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Fred Beyers

Fred Beyers
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  • Here's a quixotic twist: It appears that battling certain types cancer may lower the risk for developing Alzheimer's disease, new research suggests. After pouring over data, investigators have concluded that most kinds of cancer - with the exception of prostate cancer - seem to confer some degree of protection against Alzheimer's, reducing risk of the age-related brain disorder by anywhere from 9% to 51%. They've also linked a common form of cancer treatment, chemotherapy, to a lower risk for developing Alzheimer's-related dementia. [View news story]
    "...After pouring over data, investigators have concluded that most kinds of cancer - with the exception of prostate cancer - seem to confer some degree of protection against Alzheimer's,..."

    A typo?-- perhaps it is supposed to read "...have concluded that TREATMENT FOR most kinds of cancer...seem to confer some degree of protection..."??
    Jul 16 07:16 AM | Likes Like |Link to Comment
  • General Electric (GE +1.1%) agrees to pay $70.4M to regulators in order to settle charges of muni bond bid-rigging by an extinct business unit. The firm maintains that it's "pleased" to resolve the matter and has accounted for the settlement amounts in previous quarters. [View news story]
    HOGWASH/GARBAGE--simply a "cost of doing business"! Absolutely NO deterrent what so ever to future similar conduct--nor would be a fine of ten times this amount.

    Ten days in jail for a few corporate officers would have some effect!!!
    Dec 24 08:13 AM | Likes Like |Link to Comment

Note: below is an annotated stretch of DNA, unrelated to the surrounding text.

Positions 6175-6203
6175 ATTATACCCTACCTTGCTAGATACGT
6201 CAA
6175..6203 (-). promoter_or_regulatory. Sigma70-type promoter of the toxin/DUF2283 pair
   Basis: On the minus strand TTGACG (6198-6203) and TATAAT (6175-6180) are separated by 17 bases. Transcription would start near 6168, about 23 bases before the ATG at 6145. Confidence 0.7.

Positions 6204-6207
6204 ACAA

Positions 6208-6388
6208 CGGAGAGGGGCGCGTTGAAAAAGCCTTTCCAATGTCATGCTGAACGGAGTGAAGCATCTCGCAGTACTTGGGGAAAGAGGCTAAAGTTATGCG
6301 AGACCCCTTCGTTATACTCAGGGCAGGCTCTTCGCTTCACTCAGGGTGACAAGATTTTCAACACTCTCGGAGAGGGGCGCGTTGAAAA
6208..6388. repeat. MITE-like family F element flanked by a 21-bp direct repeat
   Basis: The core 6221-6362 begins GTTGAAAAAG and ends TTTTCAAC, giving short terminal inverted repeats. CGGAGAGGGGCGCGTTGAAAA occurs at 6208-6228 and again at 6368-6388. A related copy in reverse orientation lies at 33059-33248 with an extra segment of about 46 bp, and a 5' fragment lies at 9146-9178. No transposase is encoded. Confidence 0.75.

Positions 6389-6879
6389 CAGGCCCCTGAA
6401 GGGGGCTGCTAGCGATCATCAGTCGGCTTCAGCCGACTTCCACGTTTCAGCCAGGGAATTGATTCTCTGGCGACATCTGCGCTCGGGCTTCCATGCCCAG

• Wall Street Breakfast: Must-Know News [View article]
    I have felt for sometime that BP does not need to sell assets--however, I do wonder why they do not take on additional LONG term debt to provide a cash cushion. With their financial position and the almost obscenely low current interest cost why sell any worthwhile asset?
    Nov 7 08:30 AM | 3 Likes Like |Link to Comment
  • An Overblown Spill Spells An Undervalued BP [View article]
    I agree with your overall assessment that BP is underpriced (am long the stock). However, was wondering about your revenue projection of +75% 2012--misprint?? perhaps 7.5%?? Would surely love the former, but don't quite see how.
    Oct 5 10:52 AM | Likes Like |Link to Comment
  • With the foreclosure mess spreading to Frannie, Megan McArdle agrees that the worst-case scenario isn't banks going bust, it's that a title-insurance breakdown devastates the resale market - which means not that the banks are getting theirs, but that you can't sell your home either.  [View news story]
    Good point...I had sold a home on contract; purchasers obtained mortgage and paid me off in 2007; I signed a warrantee deed...however a search yesterday shows no evidence of that satisfaction having ever been has been foreclosed and according to sign in front yard is scheduled for auction first part of November...hmmmmm!